Brand names: Tonocard
Tonocard is used to treat severe irregular heartbeat (arrhythmias). Arrhythmias are generally divided into two main types: heartbeats that are faster than normal (tachycardia), or heartbeats that are slower than normal (bradycardia). Irregular heartbeats are often caused by drugs or disease but can occur in otherwise healthy people with no history of heart disease or other illness. Tonocard works differently from other antiarrhythmic drugs, such as quinidine (Quinidex), procainamide (Procan SR), and disopyramide (Norpace). It is similar to lidocaine (Xylocaine) and is effective in treating severe ventricular arrhythmias (irregular heartbeats that occur in the main chambers of the heart).
Tonocard can cause serious blood and lung disorders in some patients, especially in the first 3 months of treatment. Be sure to notify your doctor if any of the following occurs: painful or difficult breathing, wheezing, cough, easy bruising or bleeding, tremors, palpitations, rash, soreness or ulcers in the mouth, sore throat, fever, and chills.
It is important to take Tonocard on a regular schedule, exactly as prescribed by your doctor. Try not to miss any doses. If Tocainide hydrochloride is not taken regularly, your condition can worsen.
Side effects cannot be anticipated. If any develop or change in intensity, inform your doctor as soon as possible. Only your doctor can determine if it is safe for you to continue taking Tonocard.
If you have heart block (conduction disorder) and do not have a pacemaker, or if you are sensitive to or have ever had an allergic reaction to Tonocard or certain local anesthetics such as Xylocaine, do not take Tocainide hydrochloride.
Be alert for signs of the blood and lung disorders that can occur early in your treatment. (See "Most important fact about Tocainide hydrochloride.")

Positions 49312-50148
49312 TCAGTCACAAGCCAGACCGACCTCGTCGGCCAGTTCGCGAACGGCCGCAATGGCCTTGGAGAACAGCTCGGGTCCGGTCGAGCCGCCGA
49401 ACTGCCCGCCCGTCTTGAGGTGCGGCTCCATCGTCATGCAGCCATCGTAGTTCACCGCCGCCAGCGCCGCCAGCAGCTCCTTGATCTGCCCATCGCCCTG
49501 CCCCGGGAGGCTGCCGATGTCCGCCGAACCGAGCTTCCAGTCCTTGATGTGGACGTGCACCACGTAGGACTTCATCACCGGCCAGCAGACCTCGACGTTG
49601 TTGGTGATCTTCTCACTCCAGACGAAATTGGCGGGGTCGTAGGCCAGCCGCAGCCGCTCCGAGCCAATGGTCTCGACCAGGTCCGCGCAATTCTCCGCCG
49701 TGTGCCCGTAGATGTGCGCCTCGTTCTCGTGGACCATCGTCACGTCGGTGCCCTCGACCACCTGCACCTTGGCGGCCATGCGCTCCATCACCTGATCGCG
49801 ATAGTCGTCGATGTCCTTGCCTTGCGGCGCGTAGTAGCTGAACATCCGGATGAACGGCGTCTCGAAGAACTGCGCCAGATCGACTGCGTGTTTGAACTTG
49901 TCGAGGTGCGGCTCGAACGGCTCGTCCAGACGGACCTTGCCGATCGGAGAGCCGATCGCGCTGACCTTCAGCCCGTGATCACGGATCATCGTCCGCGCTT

If you have congestive heart failure, make sure the doctor is aware of it. Tonocard could worsen this condition.
Also make certain that the doctor is aware of any kidney or liver problems that you have. You will need to be monitored more carefully.
Before any kind of surgery, including dental surgery and emergency treatment, make sure the surgeon knows that you are taking Tonocard.
If Tonocard is taken with certain other drugs, the effects of either could be increased, decreased, or altered. It is especially important to check with your doctor before combining Tonocard with any of the following:The anesthetic Lidocaine (Xylocaine)The blood pressure medicine Metoprolol (Lopressor)Other antiarrhythmics such as Quinidex, Procan, Mexitil
The effects of Tonocard during pregnancy have not been adequately studied. However, animal studies have shown an increase in stillbirths and spontaneous abortions. If you are pregnant or plan to become pregnant, inform your doctor immediately. Tonocard may appear in breast milk and could affect a nursing infant. If Tocainide hydrochloride is essential to your health, your doctor may advise you to discontinue breastfeeding until your treatment is finished.
Dosages of Tonocard must be adjusted according to its effects on each individual. Your doctor should monitor you carefully to determine if the dosage you are taking is working properly. He may divide your doses further or make other changes, such as shortening the time between doses, if side effects occur.
The usual starting dose is 400 milligrams every 8 hours.
The usual dose range is between 1,200 and 1,800 milligrams total per day divided into 3 doses. This medication can be taken in 2 doses a day with careful monitoring by your doctor.
Doses beyond 2,400 milligrams per day are rarely used.
Some people, particularly those with reduced kidney or liver function, may be treated successfully with less than 1,200 milligrams per day.
The safety and effectiveness of Tocainide hydrochloride in children have not been established.
Any medication taken in excess can have serious consequences. If you suspect an overdose, seek medical attention immediately.
There are no specific reports of Tonocard overdose. However, the first and most important signs of overdose would be expected to appear in the central nervous system. Disorders of the stomach and intestines might follow. Convulsions and heart and lung slowing or stopping might occur.